Bain was born into poverty in Dundee, Scotland on 6 March 1860 to Andrew Bain and Eliza Thomson. At the age of 16, he enlisted in the British Army and in 1878 he was sent to Pretoria, the capital of the Transvaal, annexed by Britain the previous year. He fought for the British against the Zulus in Natal in 1879. From 1880 to 1882 he was stationed in India.
After leaving the Army he returned to Scotland where he trained as a fitter. As a skilled artisan, he became active in the labour movement and became familiar with the thought of Thomas Carlyle, a Scottish socialist. He became active in socialist circles, joined the Scottish Land & Labour League and met William Morris, a leading figure in European socialism, in Edinburgh.
In 1890 he moved to South Africa, initially settling in Cape Town. He immediately became known as a zealous proponent of socialism. Bain moved north to Kimberley and soon after to the Transvaal (which had after the victory at Majuba in 1881 regained its independence from Britain as the Zuid Afrikaanse Republiek).
He settled in Johannesburg, which had become a major mining settlement after the discovery of gold in 1886, and became active in the Labour Union, launched in August 1892.
During the 1890s Bain was politically active in a range of ways, including spying for the Kruger government in the Transvaal and Natal. He became editor of the Johannesburg Witness in 1899 and became a leading figure in Johannesburg Trades Council (founded October 1893). With Tom Mathews (Cornish-born ex-US mining union activist in Butte, Montana) and Johannesburg Trades Council's secretary Robert Noonan (aka Robert Tressell, author in 1914 of The Ragged Trousered Philanthropists) he founded the International Independent Labour Party.
When the Second Boer War broke out between the ZAR and Britain in October 1899, Bain joined the Transvaal forces and fought for his adopted country. On 31 July 1900, the day Johannesburg fell to the British, he was captured there and faced the prospect of a charge of treason, but was eventually treated as a POW on the basis of his naturalisation to the Transvaal. He was held in Ceylon, and after his release in 1903 returned to Johannesburg.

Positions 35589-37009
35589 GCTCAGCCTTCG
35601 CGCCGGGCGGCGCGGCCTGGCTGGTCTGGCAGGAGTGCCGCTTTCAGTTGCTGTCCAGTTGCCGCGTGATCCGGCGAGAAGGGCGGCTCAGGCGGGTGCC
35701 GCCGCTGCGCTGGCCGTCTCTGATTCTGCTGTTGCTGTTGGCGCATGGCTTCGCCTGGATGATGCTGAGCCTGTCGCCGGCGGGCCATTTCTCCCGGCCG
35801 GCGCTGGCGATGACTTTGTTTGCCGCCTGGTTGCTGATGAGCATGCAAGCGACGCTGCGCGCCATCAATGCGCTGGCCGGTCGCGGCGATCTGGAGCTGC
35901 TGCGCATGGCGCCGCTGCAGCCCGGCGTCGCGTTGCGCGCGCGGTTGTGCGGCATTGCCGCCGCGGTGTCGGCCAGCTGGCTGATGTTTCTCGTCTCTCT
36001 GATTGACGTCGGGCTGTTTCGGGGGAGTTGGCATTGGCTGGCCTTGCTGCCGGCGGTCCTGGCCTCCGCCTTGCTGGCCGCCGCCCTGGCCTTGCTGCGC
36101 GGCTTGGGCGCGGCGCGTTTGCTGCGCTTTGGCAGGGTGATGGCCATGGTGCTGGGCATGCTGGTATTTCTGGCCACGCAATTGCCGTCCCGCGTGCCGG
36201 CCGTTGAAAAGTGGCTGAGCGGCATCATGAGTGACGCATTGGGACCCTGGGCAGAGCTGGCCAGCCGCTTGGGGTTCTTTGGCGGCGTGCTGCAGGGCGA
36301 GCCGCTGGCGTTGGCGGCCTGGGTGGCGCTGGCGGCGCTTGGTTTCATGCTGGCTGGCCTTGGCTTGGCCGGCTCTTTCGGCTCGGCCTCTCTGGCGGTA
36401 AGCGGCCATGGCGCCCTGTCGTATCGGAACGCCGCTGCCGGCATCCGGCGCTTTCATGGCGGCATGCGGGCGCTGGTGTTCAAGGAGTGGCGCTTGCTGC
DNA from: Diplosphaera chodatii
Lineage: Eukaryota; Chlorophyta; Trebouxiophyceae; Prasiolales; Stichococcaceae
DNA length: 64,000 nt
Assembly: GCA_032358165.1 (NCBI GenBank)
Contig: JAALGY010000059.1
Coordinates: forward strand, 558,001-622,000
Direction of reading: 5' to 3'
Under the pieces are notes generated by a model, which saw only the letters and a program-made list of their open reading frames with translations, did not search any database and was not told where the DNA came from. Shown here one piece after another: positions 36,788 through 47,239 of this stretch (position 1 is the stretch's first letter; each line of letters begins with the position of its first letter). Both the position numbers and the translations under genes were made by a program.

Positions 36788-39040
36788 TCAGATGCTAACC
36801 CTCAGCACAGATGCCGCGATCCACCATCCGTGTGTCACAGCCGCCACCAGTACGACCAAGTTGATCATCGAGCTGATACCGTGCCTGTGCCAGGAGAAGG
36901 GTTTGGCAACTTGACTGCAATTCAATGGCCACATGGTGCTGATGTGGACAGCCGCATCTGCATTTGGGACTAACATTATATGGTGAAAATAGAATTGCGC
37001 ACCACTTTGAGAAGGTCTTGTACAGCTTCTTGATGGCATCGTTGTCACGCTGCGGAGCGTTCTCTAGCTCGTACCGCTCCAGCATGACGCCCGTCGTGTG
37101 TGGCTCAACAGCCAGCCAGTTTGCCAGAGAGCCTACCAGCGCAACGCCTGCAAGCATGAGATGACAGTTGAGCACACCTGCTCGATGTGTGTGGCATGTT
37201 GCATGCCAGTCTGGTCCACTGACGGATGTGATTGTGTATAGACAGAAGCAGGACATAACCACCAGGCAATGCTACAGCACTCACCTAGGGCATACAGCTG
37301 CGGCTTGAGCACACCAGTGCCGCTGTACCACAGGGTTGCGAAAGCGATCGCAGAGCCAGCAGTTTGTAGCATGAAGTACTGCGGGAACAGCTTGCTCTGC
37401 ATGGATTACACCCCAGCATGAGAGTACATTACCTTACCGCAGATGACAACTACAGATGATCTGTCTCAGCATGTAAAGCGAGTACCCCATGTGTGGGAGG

From then to 1905 Bain maintained a low profile in the labour movement. But in 1906 the Transvaal Independent Labour Party was formed and, after its merger with another grouping, Bain was elected president. Bain went to work on a mine outside Pretoria in 1908 and remained active in politics and trade unions.
In 1913 he became a full-time organiser with the Trade Union Federation and almost immediately was plunged into the greatest industrial conflict ever experienced in Southern Africa. From May to July 1913 as secretary of the Strike Committee he was the leader of the strike that started at the Kleinfontein Mine east of Johannesburg and soon escalated to a Transvaal-wide industrial revolt (of white workers). In June Bain led efforts to initiate sympathy strikes at various neighbouring mines and on the 20th was arrested on a charge of 'incitement to strike'. He was released on bail and on 29 June a general strike was called.
On 4 July 1914, in a meeting between the strike leaders, Prime Minister Louis Botha and then-minister Jan Smuts, agreement was reached on the basis of full reinstatement of all miners who had been dismissed and an undertaking by the government to consider all the grievances of the trade unions. Botha and Smuts managed to persuade the mine owners, and the settlement was concluded.
However, Smuts was to have his revenge for the 'defeat' of 1913. A railway strike declared (without Bain's approval) in January 1914 led Smuts to mobilise his newly organised citizens' forces and seize key railway institutions. A general strike was proposed, but on 10 January a warrant for Bain's arrest was issued. Bain and fellow labour leaders barricaded themselves into their headquarters and on 13 January the Federation announced that affiliated unions had balloted in favour of the strike. However, on 15 January the Trades Union building was surrounded by police and soldiers, including artillery, and Bain and his colleagues had no option but to surrender. In February he was deported to Britain.
By November 1914 he and other deportees were back on the Rand, but – partly as a result of World War I – never regained the initiative. In October 1919 he was admitted to Johannesburg General Hospital. After writing a letter to a newspaper from his death bed, urging readers to vote for Labour and Socialist candidates in the forthcoming local election, he died on 29 October.